First, keep in mind that this was a "Sneak Peek" - a tantalizing glimpse of what is coming in the future, not a formal product launch. (This is similar to what Apple did a couple years ago when they provided an "advanced look" at Final Cut Pro X at the 2011 NAB SuperMeet.) Consequently, while this "peek" provided an overview, it was intentionally sparse in providing details. Partly, I suspect, because Apple wants to gather feedback from potential users before nailing down the final specs.


One of the key things I realized was that this system is envisioned to be highly configurable. Just as the current Mac Pro has a wide variety of options for RAM, GPU, storage, and connectivity, this unit is envisioned to be highly customizable as well.

If you think about it, the current Mac Pro is the most customizable system that Apple makes. Configuration is at the heart of the new Mac Pro as well. While I expect that there will be one physical unit, we will have a lot of choices about what goes into that unit.

This also means that we will see a variety of price points as well, depending upon how each system is configured. In this regard, the new Mac Pro is identical to the current Mac Pro.


Also keep in mind that Apple views Thunderbolt as more than a fast way to move data to and from a hard disk. Apple considers Thunderbolt as a direct connection to the PCI bus of the computer, able to deliver up to 20 Gb/second of data. Think of Thunderbolt as a direct line connecting the PCI bus to the expansion chassis of your choice.

NOTE: According to a reader, Intel is claiming a throughput of Thunderbolt 2 of about 1.6 GB/second, which is still very fast.

For most people, a fast computer coupled with lots of RAM and a really fast storage system will be all they need. In fact, Philip Hodgetts has written that more than 80 percent of Mac Pro users don't have any PCI cards in their system; aside from the graphics card. For those users, the new Mac Pro fits their needs for raw power, without adding tons of unneeded expansion slots.

NOTE: We used to think of PCIe card performance in terms of the number of "lanes" they used to connect to the motherboard. There were four, eight, and sixteen lane cards. The more lanes, the faster the potential communication speed between card and bus. With Thunderbolt, Apple is moving away from the concept of lanes, to straight data transfer speeds.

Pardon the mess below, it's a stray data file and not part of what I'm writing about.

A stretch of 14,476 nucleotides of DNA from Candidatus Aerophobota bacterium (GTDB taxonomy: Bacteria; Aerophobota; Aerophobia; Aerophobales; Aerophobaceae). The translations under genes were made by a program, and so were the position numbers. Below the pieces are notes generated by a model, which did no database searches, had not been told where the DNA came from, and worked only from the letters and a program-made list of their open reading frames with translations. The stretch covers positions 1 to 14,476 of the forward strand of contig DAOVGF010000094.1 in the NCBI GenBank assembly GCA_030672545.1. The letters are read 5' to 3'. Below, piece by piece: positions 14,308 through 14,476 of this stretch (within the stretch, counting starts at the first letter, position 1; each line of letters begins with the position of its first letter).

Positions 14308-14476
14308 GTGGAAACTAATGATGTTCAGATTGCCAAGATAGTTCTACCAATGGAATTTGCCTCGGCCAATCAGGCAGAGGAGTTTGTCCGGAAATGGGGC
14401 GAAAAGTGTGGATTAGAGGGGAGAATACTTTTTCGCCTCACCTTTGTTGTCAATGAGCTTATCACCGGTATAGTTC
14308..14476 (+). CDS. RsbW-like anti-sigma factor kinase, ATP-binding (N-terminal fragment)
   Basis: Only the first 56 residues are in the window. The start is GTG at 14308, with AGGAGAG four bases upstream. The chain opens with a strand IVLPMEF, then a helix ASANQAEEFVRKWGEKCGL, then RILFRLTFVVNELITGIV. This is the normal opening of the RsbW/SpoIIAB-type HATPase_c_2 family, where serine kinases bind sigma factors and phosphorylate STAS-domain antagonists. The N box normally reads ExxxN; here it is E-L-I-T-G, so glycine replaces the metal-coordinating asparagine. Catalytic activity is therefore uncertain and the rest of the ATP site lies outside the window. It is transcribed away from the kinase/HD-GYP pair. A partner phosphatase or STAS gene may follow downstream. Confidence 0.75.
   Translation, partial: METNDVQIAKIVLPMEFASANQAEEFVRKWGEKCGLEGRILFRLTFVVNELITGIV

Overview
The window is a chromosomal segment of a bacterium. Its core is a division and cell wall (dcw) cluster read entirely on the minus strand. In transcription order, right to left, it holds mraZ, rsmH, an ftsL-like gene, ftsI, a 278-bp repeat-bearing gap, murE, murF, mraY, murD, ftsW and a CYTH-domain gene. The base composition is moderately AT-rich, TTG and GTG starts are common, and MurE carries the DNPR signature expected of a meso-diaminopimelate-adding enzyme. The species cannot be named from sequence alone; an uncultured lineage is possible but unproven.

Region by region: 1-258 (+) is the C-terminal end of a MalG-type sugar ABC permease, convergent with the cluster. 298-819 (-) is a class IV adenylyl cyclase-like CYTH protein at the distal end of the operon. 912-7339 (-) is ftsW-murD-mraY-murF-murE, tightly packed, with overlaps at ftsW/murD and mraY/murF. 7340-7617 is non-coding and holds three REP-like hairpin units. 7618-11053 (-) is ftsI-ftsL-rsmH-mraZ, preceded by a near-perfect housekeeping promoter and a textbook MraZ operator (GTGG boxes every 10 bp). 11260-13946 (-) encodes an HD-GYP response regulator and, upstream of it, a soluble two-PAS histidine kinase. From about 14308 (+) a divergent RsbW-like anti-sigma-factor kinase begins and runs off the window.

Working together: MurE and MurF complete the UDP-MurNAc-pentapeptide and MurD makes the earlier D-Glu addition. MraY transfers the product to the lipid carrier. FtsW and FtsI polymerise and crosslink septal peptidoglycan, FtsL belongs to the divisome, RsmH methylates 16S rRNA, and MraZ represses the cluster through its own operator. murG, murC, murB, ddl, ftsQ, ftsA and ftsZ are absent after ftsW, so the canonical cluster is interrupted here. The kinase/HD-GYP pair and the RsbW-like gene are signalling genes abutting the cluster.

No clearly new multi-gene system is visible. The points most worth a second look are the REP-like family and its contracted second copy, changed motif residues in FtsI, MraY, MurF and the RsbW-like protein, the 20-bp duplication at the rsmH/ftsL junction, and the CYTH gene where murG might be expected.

Thunderbolt 2 is fully-backward compatible with the original Thunderbolt. Thunderbolt devices can be connected by either copper or optical cables. Copper cables can be up to 3 meters in length (about 10 feet). Optical cables can extend up to 100 meters, for users that want to store their computers or RAIDs in a machine room for security, noise, or air conditioning reasons. Currently, optical cable lengths of 10, 20, and 30 meters are available on the market.

For users that need to expand the capabilities of their computer, for example DSP audio cards, video ingest and capture cards, mini-SAS or eSATA cards, more graphics cards, a very real question becomes "how many card slots should the computer hold?" Apple felt that picking any number of internal card slots would be limiting to some number of users. By moving all expansion cards outside the box, then connecting with the very high-speed Thunderbolt 2 data bus, Apple essentially provided a virtually unlimited number of card slots for users that need the maximum in expandability.

NOTE: As a sidelight, one Thunderbolt 2 connection provides sufficient data bandwidth to ingest uncompressed 4K images, or output video to a 4K video monitor, or support VGA, DVI, and DisplayPort computer monitors. Plus Apple put an HDMI port on the back of the Mac Pro just for good measure.

Already, ATTO and Sonnet, along with others are offering Thunderbolt to "X" converter boxes: mini-SAS, FibreChannel, eSATA, Ultra-SCSI. And vendors such as AJA, Blackmagic Design, and Matrox offer ingest and monitoring options connected via Thunderbolt.